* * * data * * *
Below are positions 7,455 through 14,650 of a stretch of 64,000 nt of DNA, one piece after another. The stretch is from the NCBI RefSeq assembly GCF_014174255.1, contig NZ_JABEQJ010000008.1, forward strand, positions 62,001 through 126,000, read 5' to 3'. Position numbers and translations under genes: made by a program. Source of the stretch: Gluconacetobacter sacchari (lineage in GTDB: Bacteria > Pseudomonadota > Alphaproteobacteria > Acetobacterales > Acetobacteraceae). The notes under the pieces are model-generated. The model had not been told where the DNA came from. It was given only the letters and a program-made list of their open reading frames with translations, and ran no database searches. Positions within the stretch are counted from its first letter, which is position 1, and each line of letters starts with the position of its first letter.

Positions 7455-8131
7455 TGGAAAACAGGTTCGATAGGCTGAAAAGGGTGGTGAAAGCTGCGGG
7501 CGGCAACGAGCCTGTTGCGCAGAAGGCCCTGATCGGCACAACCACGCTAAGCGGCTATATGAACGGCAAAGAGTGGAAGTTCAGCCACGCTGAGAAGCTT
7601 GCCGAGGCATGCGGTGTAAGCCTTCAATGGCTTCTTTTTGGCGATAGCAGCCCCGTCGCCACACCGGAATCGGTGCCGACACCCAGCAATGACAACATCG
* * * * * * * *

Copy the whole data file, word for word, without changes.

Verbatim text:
Below are positions 7,455 through 14,650 of a stretch of 64,000 nt of DNA, one piece after another. The stretch is from the NCBI RefSeq assembly GCF_014174255.1, contig NZ_JABEQJ010000008.1, forward strand, positions 62,001 through 126,000, read 5' to 3'. Position numbers and translations under genes: made by a program. Source of the stretch: Gluconacetobacter sacchari (lineage in GTDB: Bacteria > Pseudomonadota > Alphaproteobacteria > Acetobacterales > Acetobacteraceae). The notes under the pieces are model-generated. The model had not been told where the DNA came from. It was given only the letters and a program-made list of their open reading frames with translations, and ran no database searches. Positions within the stretch are counted from its first letter, which is position 1, and each line of letters starts with the position of its first letter.

Positions 7455-8131
7455 TGGAAAACAGGTTCGATAGGCTGAAAAGGGTGGTGAAAGCTGCGGG
7501 CGGCAACGAGCCTGTTGCGCAGAAGGCCCTGATCGGCACAACCACGCTAAGCGGCTATATGAACGGCAAAGAGTGGAAGTTCAGCCACGCTGAGAAGCTT
7601 GCCGAGGCATGCGGTGTAAGCCTTCAATGGCTTCTTTTTGGCGATAGCAGCCCCGTCGCCACACCGGAATCGGTGCCGACACCCAGCAATGACAACATCG